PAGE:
Sudan war overwhelming medical services, says MSF

Administrative issues mean back-up medics and supplies cannot be brought to where they are most needed, medical charity says

Diabetes patients taken to hospital in comas; war victims facing amputations; disease likely to spread – these are just some of the consequences of the war in Sudan, which will reach its six-month mark this weekend.

In a press conference on Thursday, staff from medical charity Médecins Sans Frontières (MSF) told journalists how health facilities are overwhelmed and administrative issues mean backup medics and supplies cannot be brought to where they are most needed.

Conflict erupted in the North African country in April, after an uneasy alliance broke down between the Sudanese army, led by Gen Abdel Fattah al-Burhan, and the Rapid Support Forces paramilitary group, led by Mohamed Hamdan, who is known as Hemedti.

In that time, the United Nations says, 5.8 million of the country’s roughly 46 million people have been displaced, with more than 1.1 million fleeing the country. Chad now hosts more than 423,000; Egypt 310,000; South Sudan more than 31,000; Ethiopia more than 25,600; and the Central African Republic more than 15,700.


Inside Sudan, humanitarian needs are growing, but the response has been hampered by administrative problems and a lack of funding, preventing Sudanese aid workers, medics and supplies from moving between different parts of the country. Visa problems have prevented international staff from flying in, said Bakri Abubakr, MSF’s operations manager for Sudan.

Fighting remains heaviest in the capital, Khartoum, and in Darfur, in the southwest, but the area affected is growing, Abubakr said.

“We expect that the situation will get worse and worse ... the health system is not equipped to fight this. The surveillance system is disrupted as well as the capacity to treat patients.”

MSF’s deputy head of emergencies, Claire Nicolet, said more than half of healthcare facilities had been forced to close.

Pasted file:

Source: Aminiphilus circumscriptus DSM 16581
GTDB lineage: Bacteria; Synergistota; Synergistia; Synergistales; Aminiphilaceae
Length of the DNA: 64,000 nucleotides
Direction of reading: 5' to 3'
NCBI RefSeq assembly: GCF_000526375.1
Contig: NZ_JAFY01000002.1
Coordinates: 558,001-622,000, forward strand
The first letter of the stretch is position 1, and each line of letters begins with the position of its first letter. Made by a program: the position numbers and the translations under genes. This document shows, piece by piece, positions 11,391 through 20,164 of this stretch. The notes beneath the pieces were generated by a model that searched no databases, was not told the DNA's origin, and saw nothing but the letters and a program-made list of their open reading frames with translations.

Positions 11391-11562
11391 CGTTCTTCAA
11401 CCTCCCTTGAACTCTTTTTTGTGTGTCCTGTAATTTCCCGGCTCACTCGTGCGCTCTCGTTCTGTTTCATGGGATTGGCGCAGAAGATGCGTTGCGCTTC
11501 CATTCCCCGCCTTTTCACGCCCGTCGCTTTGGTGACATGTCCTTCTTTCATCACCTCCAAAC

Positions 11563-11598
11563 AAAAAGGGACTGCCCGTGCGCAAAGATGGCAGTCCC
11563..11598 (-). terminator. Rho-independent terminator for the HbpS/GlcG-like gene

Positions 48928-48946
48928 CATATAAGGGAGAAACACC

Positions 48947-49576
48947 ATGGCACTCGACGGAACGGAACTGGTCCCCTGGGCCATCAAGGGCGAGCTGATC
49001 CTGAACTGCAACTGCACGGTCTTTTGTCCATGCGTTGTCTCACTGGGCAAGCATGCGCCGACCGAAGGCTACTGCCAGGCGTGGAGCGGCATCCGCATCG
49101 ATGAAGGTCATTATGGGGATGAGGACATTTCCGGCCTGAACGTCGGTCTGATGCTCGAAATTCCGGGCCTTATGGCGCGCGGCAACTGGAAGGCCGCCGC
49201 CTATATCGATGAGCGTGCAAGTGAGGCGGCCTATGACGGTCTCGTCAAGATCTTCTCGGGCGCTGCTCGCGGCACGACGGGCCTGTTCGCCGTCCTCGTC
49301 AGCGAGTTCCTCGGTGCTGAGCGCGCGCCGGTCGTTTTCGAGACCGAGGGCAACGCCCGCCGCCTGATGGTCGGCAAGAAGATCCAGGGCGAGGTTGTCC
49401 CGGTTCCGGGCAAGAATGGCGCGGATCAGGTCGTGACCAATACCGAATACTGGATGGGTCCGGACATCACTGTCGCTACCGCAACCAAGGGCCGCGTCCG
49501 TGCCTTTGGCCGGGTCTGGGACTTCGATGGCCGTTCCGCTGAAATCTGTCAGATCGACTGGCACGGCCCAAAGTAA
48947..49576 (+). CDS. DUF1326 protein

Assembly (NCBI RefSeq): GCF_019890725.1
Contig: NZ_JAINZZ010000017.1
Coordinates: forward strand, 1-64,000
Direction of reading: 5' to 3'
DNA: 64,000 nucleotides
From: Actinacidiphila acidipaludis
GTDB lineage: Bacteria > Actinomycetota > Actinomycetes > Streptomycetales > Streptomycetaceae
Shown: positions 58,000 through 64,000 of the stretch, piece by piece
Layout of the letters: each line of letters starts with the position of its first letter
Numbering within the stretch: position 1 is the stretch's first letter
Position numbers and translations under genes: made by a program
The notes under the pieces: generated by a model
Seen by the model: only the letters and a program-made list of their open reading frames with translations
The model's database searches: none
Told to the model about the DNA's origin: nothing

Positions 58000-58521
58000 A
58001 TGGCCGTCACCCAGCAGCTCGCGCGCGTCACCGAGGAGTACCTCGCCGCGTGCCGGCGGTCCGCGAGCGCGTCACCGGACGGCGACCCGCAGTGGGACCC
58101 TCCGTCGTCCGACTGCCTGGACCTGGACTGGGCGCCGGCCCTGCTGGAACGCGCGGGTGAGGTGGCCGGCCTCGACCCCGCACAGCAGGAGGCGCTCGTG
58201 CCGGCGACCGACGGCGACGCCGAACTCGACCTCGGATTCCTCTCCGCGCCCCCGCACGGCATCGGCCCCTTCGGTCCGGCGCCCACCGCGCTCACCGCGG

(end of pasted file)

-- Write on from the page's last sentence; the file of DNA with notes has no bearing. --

“They’re completely overwhelmed now, the facilities that are working,” she continued. “This is the reality. Emergency rooms are full.” She said many more people in need cannot reach health facilities in the first place. “Patients cannot access freely, especially in fighting areas, they are not able to move easily.”

States away from the fighting are grappling with a huge influx of displaced people. “Prices are crazy ... They don’t have proper access to water, to food.” Ms Nicolet said people with chronic illnesses are not being treated on time. “Less and less people have money to buy their drugs,” she said.

There is an outbreak of cholera in Gedaref State, in eastern Sudan, Ms Nicolet continued, and other outbreaks are possible. Gedaref is the location of camps for refugees from other countries, who began taking shelter in Sudan before the beginning of the war.

“The country is not able to cope with the situation ... Every single outbreak that will start, of course it will have a massive impact on the population,” said Ms Nicolet.

Sudanese medics and humanitarian workers are affected by the war themselves, and huge understaffing means “they are working around the clock, they are working like crazy, but after six months you can imagine how tired they are, how psychologically affected they are”. She said some healthcare staff in Khartoum have been effectively living in hospitals since the beginning of the war, “being on call 24/7”.

“The humanitarian response is very low compared to the needs,” she said. “The situation is definitely deteriorating.”

Sally Hayden

Sally Hayden

Sally Hayden, a contributor to The Irish Times, reports on Africa